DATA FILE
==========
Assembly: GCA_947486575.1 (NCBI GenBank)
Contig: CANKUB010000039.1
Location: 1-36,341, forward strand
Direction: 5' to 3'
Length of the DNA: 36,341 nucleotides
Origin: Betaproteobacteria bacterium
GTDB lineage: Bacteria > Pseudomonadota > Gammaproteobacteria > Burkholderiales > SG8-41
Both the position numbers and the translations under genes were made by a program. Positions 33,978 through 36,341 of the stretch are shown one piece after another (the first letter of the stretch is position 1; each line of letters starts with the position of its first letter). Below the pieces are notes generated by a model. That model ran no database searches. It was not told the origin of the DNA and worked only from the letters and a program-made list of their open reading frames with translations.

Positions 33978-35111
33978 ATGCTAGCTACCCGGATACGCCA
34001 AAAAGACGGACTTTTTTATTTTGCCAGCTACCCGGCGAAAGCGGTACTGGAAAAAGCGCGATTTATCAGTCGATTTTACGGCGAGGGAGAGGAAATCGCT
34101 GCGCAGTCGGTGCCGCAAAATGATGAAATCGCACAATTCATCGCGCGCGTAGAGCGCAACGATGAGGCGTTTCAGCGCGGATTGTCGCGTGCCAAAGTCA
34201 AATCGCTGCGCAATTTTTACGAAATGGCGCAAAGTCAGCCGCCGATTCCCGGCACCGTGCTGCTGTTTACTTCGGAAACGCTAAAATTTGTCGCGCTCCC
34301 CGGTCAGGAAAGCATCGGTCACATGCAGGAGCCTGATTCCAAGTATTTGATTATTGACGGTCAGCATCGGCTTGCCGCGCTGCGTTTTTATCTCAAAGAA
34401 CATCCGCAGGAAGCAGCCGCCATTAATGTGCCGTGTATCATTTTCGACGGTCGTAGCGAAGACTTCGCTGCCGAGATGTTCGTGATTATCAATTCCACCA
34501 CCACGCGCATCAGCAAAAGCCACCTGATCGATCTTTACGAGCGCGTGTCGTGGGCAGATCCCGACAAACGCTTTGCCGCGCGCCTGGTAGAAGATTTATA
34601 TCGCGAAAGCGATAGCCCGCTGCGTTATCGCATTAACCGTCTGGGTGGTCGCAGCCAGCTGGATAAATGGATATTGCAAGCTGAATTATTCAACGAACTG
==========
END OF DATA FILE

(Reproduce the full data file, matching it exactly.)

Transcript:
Assembly: GCA_947486575.1 (NCBI GenBank)
Contig: CANKUB010000039.1
Location: 1-36,341, forward strand
Direction: 5' to 3'
Length of the DNA: 36,341 nucleotides
Origin: Betaproteobacteria bacterium
GTDB lineage: Bacteria > Pseudomonadota > Gammaproteobacteria > Burkholderiales > SG8-41
Both the position numbers and the translations under genes were made by a program. Positions 33,978 through 36,341 of the stretch are shown one piece after another (the first letter of the stretch is position 1; each line of letters starts with the position of its first letter). Below the pieces are notes generated by a model. That model ran no database searches. It was not told the origin of the DNA and worked only from the letters and a program-made list of their open reading frames with translations.

Positions 33978-35111
33978 ATGCTAGCTACCCGGATACGCCA
34001 AAAAGACGGACTTTTTTATTTTGCCAGCTACCCGGCGAAAGCGGTACTGGAAAAAGCGCGATTTATCAGTCGATTTTACGGCGAGGGAGAGGAAATCGCT
34101 GCGCAGTCGGTGCCGCAAAATGATGAAATCGCACAATTCATCGCGCGCGTAGAGCGCAACGATGAGGCGTTTCAGCGCGGATTGTCGCGTGCCAAAGTCA
34201 AATCGCTGCGCAATTTTTACGAAATGGCGCAAAGTCAGCCGCCGATTCCCGGCACCGTGCTGCTGTTTACTTCGGAAACGCTAAAATTTGTCGCGCTCCC
34301 CGGTCAGGAAAGCATCGGTCACATGCAGGAGCCTGATTCCAAGTATTTGATTATTGACGGTCAGCATCGGCTTGCCGCGCTGCGTTTTTATCTCAAAGAA
34401 CATCCGCAGGAAGCAGCCGCCATTAATGTGCCGTGTATCATTTTCGACGGTCGTAGCGAAGACTTCGCTGCCGAGATGTTCGTGATTATCAATTCCACCA
34501 CCACGCGCATCAGCAAAAGCCACCTGATCGATCTTTACGAGCGCGTGTCGTGGGCAGATCCCGACAAACGCTTTGCCGCGCGCCTGGTAGAAGATTTATA
34601 TCGCGAAAGCGATAGCCCGCTGCGTTATCGCATTAACCGTCTGGGTGGTCGCAGCCAGCTGGATAAATGGATATTGCAAGCTGAATTATTCAACGAACTG